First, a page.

Videomaker – Learn video production and editing, camera reviews › Forums › General › Panasonic G7 Noise
- October 8, 2018 at 1:01 AM #72001663callard54Participant
I just recently purchased a used Panasonic G7. I am new to videography, and am trying to figure out what I am doing wrong.
I am trying to follow the 180 degree rule. With that said I am shooting 24fps 4k.
Aperture 3.5 on some of them. Or as high as possible. Shutter speed constant at 1/50 or 50 on the display screen. And as low an iso as possible. No matter the conditions, or the lighting I always seem to get a really high amount of noise. I am watching a lot of extreme low light vids on youtube with stock 14-42 lense etc, they say no noise reduction or anything in post and they all have remarkably crisp video. Mine is so noisy or grainy no matter what I do.
- This topic was modified 1 year, 7 months ago by callard54.
- October 8, 2018 at 6:58 PM #72001709bobspezParticipant
I’m not seeing all the noise you are. For example in the shot with the hands over the face there is a lot of noise only in the shadows in the right hand bottom corner. One thing you have to recognize is that darkness in an image creates noise. Unless you are in bright sunlight you have to light up the scene, especially indoors. No matter how good it looks on the lcd screen or viewfinder, you will see noise in the clip when you look at it on the computer. If you don’t light up the scene you have to rraise the iso and that in itself will also create noise. There’s no substitute for light. Consider how much lighting goes into a newscast set or a dramartic set or even a youtube review. They are not relying on the camera sensor alone to capture a sharp image.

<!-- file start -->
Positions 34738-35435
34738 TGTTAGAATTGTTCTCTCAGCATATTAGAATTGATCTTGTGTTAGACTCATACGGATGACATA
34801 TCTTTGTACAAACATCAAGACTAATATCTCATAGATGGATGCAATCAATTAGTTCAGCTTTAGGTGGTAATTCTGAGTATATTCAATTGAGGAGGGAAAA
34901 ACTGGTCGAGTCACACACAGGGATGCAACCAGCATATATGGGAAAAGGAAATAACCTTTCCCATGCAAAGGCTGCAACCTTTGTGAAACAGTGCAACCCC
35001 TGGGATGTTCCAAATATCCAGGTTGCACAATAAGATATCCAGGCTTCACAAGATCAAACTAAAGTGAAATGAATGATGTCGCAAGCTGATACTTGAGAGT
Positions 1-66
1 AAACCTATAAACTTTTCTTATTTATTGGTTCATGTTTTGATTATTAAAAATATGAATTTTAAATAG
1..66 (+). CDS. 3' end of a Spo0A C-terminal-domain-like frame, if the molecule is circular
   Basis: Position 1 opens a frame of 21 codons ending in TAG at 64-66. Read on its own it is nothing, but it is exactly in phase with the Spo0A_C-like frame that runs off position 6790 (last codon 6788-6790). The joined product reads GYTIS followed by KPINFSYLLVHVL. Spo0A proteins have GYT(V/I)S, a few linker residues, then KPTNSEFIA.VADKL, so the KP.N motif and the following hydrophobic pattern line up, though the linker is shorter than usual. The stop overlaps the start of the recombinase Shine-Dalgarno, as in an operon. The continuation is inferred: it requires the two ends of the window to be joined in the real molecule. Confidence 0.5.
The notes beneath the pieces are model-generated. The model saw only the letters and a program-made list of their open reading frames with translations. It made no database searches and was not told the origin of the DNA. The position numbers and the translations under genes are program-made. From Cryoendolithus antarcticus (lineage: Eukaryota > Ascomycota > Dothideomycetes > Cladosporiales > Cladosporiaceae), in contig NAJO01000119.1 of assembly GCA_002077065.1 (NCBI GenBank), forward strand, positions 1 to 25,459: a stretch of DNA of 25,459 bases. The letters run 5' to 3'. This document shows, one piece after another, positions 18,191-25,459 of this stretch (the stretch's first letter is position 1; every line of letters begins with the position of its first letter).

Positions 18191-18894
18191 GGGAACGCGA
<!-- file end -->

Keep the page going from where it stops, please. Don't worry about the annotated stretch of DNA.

- October 8, 2018 at 7:09 PM #72001712bobspezParticipant
P.S. For an easy test of this take a still pic of something with the settings you used for the clip, then take it again with the flash. The colors, sharpness and contrast will all increase dramatically. Also be aware of the depth of field you want to capture and use the correct f stop to get the area you want sharp in focus. There are DOF calculators on line that will tell you how much of the area will be in sharp focus for your camera and f-stop and focal length and distance to the lens. Use your camera as a still camera to figure out the settings and lighting that will get you the image you want.
- October 9, 2018 at 12:59 AM #72001716callard54Participant
Thank you! I will do my best to figure all of that out! That is great advice all around!
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